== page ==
We’re up to the fourth edition of the Indie eBook Roundup and this edition is full of books you NEED to check out. Every single one of them is a book worth reading – though they may be very genre specific. Make sure to read through our reviews and then check out GoodReads and Amazon. You’ll be sure to find something that interests you or strikes your fancy!
I did not expect to go into the Debt Collector series and find something I actually enjoyed. That probably sounds terrible but I really had requested a review copy on a whim because the premise sounded interesting and figured I would see where that took me. Surprisingly, it brought me into a very intriguing little world pulled together by Susan Kaye Quinn. It’s still not exactly up my alley or something I’d seek out again but it was a really well-written, compelling story.
I will say up front, though, that I am glad that I was able to get the compilation of “episodes” 1-3 because otherwise – had I just read the first “episode” – I probably would have been left rather unfulfilled. The episodes themselves are short and if you’re going to get into this series it makes the most sense to at least get the first compilation because otherwise all you’re getting is about 50 pages worth of content to judge the story on. Now, I’m not a fan of this style of release and even just the 150 or so pages I got were a bit less than I would have liked.
But the story was at least worth it. The idea behind the Debt Collector is intriguing. The story is written from the point of view of a young man named Lirium (his youth was a problem for me – it’s okay to have older characters, people!) and follows him around as he performs the duties of a debt collector. In this futuristic setting life can be exchanged for financial security among other things and Lirium goes around making deals and clearing debt in exchange for life. There’s a very ‘In Time’ meets ‘Looper’ feel to the story – complete with violence and mature scenes. It’s a gritty sort of noir story with a supernatural twist that draws you in.
Usually this wouldn’t be my kind of book series but you know what? I can’t say that I don’t like it. I got drawn in despite myself even though it’s not my favorite sort of story ever. Quinn has created a very intriguing world, interesting characters, and she strings you along with the short 50 page novellas to the point where you sort of feel like you have to know what comes next. Even after finishing the first three episodes I sort of feel like I need to read the rest at some point just to finish the story. (Though considering this is a first “season” I doubt there will be much of a resolution at the end.)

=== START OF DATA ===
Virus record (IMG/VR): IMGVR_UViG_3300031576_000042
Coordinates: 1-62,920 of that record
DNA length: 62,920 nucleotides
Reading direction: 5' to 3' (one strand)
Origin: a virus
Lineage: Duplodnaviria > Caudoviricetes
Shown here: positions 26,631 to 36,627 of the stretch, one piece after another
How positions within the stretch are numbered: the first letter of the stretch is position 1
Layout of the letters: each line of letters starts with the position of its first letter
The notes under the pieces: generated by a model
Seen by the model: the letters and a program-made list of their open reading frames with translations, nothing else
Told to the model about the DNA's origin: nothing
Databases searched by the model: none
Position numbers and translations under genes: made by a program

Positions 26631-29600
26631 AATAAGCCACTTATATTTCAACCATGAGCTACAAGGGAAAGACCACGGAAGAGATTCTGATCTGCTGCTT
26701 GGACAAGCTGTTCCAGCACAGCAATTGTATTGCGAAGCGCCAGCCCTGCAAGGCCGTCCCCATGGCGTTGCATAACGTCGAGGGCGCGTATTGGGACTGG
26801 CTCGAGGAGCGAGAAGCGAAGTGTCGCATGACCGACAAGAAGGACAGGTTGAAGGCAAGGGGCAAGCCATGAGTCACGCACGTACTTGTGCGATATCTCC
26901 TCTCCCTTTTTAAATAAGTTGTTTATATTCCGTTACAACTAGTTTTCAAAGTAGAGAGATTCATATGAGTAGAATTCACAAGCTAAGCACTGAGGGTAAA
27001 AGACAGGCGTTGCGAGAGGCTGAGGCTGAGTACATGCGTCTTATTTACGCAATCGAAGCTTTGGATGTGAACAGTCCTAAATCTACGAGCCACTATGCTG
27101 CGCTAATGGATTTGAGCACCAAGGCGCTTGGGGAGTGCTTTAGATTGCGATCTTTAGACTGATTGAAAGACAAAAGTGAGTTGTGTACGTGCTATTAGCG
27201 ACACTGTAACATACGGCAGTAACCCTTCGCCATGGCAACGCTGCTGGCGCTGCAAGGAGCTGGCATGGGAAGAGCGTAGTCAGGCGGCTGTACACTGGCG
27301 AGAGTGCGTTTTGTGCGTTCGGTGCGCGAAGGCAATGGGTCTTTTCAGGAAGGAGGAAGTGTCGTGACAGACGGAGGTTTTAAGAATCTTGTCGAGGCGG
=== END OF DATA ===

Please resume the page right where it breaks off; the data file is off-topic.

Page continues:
Color me surprised, call me a hopeless romantic, whatever. I actually really liked this book. Like, I really liked it. Maybe I’m just learning to appreciate steampunk or maybe I just appreciate having strong, disabled characters in stories. I don’t know. But this book drew me in almost immediately and I really, really enjoyed it. And you should keep in mind that when I say that I liked this that means a lot because I hate anything that has anything to do with faeries. Like, I don’t know why. I just generally hate the fae as a whole concept. Probably because it’s rarely ever done well and it’s almost always the same exact story and background with the summer courts and queens and whatever. I just don’t like it.
So Armored Hearts has become a real exception to that rule for me because it’s a lot of fun. It’s a really great story and I really enjoyed Gareth as a character. Yeah, he’s a sort of off-putting person at first but I think that you probably would be, too, if you had been crippled your entire life and shunned by everyone for it. It’s hard enough now dealing with a disability. I can’t imagine how much harder it would be in a Victorian era where men were expected to be independent and physical. I understand where Gareth is coming from there and I love that he ultimately does overcome his personal issues. He overcomes his mobility issues, too, but that’s less personal development as it is, you know, magic and stuff.
See, Gareth learns one day while watching a girl falling from a tree she had climbed that he can fly. He saves the girl and spends the next seven years more or less along, living at home with his surly and financially ruined grandfather and his aunt, Tabitha, who is younger than him and the result of one of his grandfather’s affairs. The two are close but he has a hard time letting anyone else in. This includes his spitfire of a new wife, Jessamine, who is a compelling character in her own right and who may know more about him that he realizes.
I don’t want to give away a lot of this story because it’s so worth reading. Even though I started to get a little bit iffy about it once the fae stuff started coming in, I stuck it out and I’m glad I did. I just really liked the characters and the plot. I loved the ‘flying knight’ and I really appreciated Jessamine as a character and Tabitha and Gareth’s relationship. Armored Hearts isn’t perfect but it gets high regard from me if only because it actually got me to to finish a book where ‘fae’ are an integral part of the plot.